Lucinda Chambers

Absolutely Fashion: Inside British Vogue, a two-part documentary shown on the BBC last year skimmed past all the usual Ab Fab clich├ęs and instead portrayed an authentic, intelligent and respected machine which worked undeniably hard to curate the monthly Vogue magazine

There was one stand out, however, which came in the form of Lucinda Chambers, Vogue’s no nonsense Fashion Director. I went along to meet Lucinda last night, and listened as she chatted about her creative process, Vogue’s influence and of course fashion.

Of the BBC documentary, she admitted concerns that she believed it would have been thought ‘boring’. ‘Kate Moss isn’t in the office every day. We’re not swinging from chandeliers’ she says of the six-month filming process. Lucinda is not being disingenuous here, but instead sufficiently honest. From her opening introduction, she emits both passion and a quiet confidence in her craft.

Lucinda began working at Vogue ‘sometime in the 1970s’, turning up to the office in home-made clothes that left a trail of taffeta through the office, grafting her way from the petty cash department to the secretary of its then editor, Beatrix Miller.

She stressed the importance of good old fashioned graft and told stories of selling ‘awful eighties vinyl jewellery’ in Camden Market and her mother sewing school uniforms for ‘pin money’. Although, more importantly, Lucinda made it clear the she believes that you don’t have to be particularly good at something, particularly well off or exceptionally beautiful to achieve something important. She even seemed slightly affronted at the suggestion of nepotism in both the modelling profession and the Conde Nast recruitment style.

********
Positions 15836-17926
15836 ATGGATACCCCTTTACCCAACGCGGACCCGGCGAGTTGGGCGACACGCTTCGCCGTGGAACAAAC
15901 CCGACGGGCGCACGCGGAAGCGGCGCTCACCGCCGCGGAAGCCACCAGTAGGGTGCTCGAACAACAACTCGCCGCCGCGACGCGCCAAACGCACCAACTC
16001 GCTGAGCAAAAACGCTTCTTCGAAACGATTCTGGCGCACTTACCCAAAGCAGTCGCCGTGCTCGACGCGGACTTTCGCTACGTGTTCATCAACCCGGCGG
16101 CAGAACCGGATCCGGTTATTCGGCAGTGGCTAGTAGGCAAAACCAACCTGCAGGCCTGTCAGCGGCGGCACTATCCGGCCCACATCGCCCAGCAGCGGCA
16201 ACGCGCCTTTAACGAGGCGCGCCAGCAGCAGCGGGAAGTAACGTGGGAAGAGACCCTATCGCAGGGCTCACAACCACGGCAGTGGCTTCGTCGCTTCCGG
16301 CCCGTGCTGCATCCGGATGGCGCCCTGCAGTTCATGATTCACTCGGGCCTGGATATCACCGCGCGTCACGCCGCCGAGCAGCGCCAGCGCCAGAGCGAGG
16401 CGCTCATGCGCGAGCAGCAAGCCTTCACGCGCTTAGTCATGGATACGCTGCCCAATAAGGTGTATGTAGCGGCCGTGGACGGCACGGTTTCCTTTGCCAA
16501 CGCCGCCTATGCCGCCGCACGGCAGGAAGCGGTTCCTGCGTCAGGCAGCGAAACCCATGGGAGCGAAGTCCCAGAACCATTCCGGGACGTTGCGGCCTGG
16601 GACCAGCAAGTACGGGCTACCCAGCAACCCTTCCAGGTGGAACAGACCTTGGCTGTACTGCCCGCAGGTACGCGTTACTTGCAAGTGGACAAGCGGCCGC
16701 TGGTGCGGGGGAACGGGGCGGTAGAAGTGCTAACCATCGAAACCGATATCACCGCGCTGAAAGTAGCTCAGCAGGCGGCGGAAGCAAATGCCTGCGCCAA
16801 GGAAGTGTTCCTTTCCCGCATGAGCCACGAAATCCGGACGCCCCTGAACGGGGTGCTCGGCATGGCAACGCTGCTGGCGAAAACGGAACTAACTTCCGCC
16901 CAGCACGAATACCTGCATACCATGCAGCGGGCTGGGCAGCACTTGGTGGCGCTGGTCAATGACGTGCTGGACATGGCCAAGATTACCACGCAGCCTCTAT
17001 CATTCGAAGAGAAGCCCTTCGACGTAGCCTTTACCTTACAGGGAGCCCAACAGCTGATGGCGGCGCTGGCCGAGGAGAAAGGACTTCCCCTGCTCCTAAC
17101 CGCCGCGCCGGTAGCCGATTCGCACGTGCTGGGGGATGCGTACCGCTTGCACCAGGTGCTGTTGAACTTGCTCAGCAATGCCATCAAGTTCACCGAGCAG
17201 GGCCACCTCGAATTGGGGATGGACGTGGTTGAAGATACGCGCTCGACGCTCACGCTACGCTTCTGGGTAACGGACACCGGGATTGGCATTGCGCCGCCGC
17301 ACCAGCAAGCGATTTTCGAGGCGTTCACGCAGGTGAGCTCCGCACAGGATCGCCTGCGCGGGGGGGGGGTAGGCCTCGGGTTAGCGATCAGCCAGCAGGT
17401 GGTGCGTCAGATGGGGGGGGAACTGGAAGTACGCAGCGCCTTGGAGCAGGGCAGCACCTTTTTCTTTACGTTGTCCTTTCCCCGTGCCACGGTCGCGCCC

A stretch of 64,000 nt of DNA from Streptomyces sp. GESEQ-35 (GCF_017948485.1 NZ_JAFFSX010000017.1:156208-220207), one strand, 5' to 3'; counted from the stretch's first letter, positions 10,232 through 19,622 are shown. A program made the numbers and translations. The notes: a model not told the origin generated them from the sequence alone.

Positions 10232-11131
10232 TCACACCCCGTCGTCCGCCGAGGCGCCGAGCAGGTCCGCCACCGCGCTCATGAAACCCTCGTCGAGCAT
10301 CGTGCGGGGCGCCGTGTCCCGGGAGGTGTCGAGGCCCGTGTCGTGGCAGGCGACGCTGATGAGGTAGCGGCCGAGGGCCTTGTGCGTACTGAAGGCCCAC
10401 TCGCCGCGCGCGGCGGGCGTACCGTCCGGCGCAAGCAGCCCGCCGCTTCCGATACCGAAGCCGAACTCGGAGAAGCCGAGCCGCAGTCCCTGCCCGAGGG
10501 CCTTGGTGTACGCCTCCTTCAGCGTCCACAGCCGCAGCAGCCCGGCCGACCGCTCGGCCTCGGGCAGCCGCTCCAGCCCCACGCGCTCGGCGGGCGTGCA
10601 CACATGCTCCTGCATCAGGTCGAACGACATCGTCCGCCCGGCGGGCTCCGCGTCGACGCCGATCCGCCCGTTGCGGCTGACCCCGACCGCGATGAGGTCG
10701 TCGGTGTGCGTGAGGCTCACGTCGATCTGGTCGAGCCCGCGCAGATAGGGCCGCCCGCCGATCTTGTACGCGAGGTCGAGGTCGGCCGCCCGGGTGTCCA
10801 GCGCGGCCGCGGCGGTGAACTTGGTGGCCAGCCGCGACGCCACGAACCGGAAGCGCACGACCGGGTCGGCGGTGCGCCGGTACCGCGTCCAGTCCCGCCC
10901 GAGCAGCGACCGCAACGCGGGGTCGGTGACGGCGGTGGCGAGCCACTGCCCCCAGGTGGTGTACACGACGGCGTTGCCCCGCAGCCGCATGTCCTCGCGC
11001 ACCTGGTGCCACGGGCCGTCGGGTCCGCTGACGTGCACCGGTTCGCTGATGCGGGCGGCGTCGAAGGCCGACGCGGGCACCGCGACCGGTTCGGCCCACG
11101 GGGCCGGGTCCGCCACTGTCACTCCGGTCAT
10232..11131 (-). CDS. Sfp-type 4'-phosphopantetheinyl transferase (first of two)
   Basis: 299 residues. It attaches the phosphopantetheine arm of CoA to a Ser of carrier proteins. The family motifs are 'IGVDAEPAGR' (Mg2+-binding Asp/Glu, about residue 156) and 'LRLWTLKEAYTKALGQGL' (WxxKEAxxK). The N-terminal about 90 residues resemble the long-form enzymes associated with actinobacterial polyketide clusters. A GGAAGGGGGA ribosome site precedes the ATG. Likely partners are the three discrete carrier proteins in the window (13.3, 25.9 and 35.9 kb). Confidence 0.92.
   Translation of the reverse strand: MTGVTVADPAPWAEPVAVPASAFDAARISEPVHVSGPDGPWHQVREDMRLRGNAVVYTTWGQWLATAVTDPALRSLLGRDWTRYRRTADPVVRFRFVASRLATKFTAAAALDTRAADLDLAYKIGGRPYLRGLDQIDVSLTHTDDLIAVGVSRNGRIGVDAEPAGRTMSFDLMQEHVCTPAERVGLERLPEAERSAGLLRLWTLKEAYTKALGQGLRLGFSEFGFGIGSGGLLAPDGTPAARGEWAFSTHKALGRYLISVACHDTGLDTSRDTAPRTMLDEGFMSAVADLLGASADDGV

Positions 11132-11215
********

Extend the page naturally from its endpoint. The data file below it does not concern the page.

In an industry where it could be argued that narcissism has become a self-marketing tool, she doesn’t do social media. She cannot be found on Instagram, nor does she hang around outside the shows posing for the street style bloggers although Lucinda maintains that anything that makes fashion more accessible for the masses is a powerful tool.

As she simply puts it, she just ‘wants to tell stories’ and believes that any of her work that makes a Vogue reader think, ‘I can re-create that look’ is a success.

When asked how she maintains her ferocious creative energy her eyes light up as she talks passionately about visiting exhibitions and galleries, seeing obscure Polish films and her weekly visit to London’s Portobello Road market. She suggests we take away the filter, read more, see more and get outside of your comfort zone. She ‘looks up and out’ for inspiration and keeps her mind open to everything.

An avid reader, Lucinda says she devours two books a week, soaking up as many novels as she can. She praises both The Week and a small indie magazine, Luncheon, where she found the source of her most recent photographic collaboration.

Lucinda is an un-assuming power house, with obvious drive when looking to the future. She tells us that although her loyalty remains with Vogue, she feels there is a gap in the market for a magazine that ‘doesn’t make anyone feel anxious’. 

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